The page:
The Fox News Sunday panel debates the GOP's tactical divide on Obamacare, including the boss and Heritage Foundation president Jim DeMint:
"On Obamacare, folks from the Tea Party wing including Senator DeMint say no funding the government unless you defund Obamacare," said host Chris Wallace. "Why are they wrong?"
"Well, they're right to want to fight Obamacare," the boss replied. "And they are right, I think, that the leadership in the House and especially in the Senate hasn't done enough to try to force votes, especially in the Senate, to defund parts of or delay parts of Obamacare. There are extremely vulnerable parts. And the House did a good job in trying to, and passing delays in both mandates, the individual and employer mandate and got Democratic votes. Senator McConnell on Thursday night has, I think, put it on the--tried to put it on the Senate calendar and vote this mysterious rule 14 that I don't understand, but I'm sure Jim does from these days in the Senate. And I think there might be a little force to vote in September. So, I give Heritage and I give Senator Cruz and Senator Lee and the others credit for pushing for fighting which is good. And I think there are more intelligent, perhaps, ways tactically to fight than simply saying, you know, we're going to defund all of Obamacare."
DeMint, the former South Carolina senator, argued that Obamacare's continued unpopularity means Congress should refuse to fund it. He disagreed that pushing defunding throug the continuing budget resolution would mean Republicans were for shutting down the government.
"Well, I wouldn't shut down the government," he said. "But if Obama wouldn't accept the funding bill for the government that fully funds the government because it didn't have his failed law in it, then he would be shutting down the government. And that's a case we're going to take to the American people in August through Heritage Action. We'll do dozens of town halls around the country. I'm convinced the more Americans know about Obamacare the more they will stand with those of us who want to stop it."
On Fox News Sunday, the boss was joined by Howard Kurtz, Jim DeMint, and Juan Williams to discuss the continued threat from al Qaeda and the closing of more than 20 U.S. embassies throughout the Middle East, North Africa, and South Asia:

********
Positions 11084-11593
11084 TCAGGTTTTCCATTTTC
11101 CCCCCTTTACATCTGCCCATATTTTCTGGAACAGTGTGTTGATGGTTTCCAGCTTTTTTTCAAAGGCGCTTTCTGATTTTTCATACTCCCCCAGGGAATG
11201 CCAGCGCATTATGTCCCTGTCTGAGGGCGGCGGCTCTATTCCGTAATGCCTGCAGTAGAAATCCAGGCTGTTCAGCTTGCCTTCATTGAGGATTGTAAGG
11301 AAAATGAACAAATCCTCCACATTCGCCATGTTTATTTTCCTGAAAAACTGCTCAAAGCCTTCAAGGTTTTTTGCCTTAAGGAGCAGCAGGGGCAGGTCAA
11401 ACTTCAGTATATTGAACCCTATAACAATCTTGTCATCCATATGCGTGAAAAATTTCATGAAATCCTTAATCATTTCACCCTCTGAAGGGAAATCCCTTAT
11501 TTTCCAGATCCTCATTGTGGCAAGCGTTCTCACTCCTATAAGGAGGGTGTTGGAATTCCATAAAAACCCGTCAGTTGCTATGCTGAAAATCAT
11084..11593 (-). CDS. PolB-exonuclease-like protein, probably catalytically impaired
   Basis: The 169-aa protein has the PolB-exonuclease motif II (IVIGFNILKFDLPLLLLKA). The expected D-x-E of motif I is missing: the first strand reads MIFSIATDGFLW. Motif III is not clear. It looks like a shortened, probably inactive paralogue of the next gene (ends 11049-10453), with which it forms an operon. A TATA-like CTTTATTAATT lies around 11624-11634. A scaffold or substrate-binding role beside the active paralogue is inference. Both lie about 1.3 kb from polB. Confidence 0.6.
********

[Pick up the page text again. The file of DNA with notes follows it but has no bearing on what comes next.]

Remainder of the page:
Senators Lindsey Graham of South Carolina and Dick Durbin of Illinois debated foreign policy on Fox News Sunday. Graham, a Republican, argued that the terrorist attack on the American consulate in Benghazi, Libya, was a "national security breakdown."
"I am totally convinced this is going to go down in history as one of the most major breakdowns of national security in a very long time," Grahama said. "It's Exhibit A of a failed national security strategy." Watch the video below:
"Do you realize," CNN's Susan Roesgen asked a man at the April 15, 2009, tea party in Chicago, "that you're eligible for a $400 credit?" When the man refused to drop his "drop socialism" sign, she went on, "Did you know that the state of Lincoln gets fifty billion out of the stimulus?"
Roesgen is no longer with CNN, and CNN has only about half as many viewers as it did last year. But her questions are revealing. They help us understand that the issue on which our politics has become centered -- the Obama Democrats' vast expansion of the size and scope of government -- is really not just about economics. It is really a battle about culture, a battle between the culture of dependence and the culture of independence.
Obama to the Governors Ball: “One of the things I’ve always said about governors that Washington could learn from," Obama said, “is that it’s hard to be overly ideological as governor because the fact of the matter is, the rubber hits the road with you.”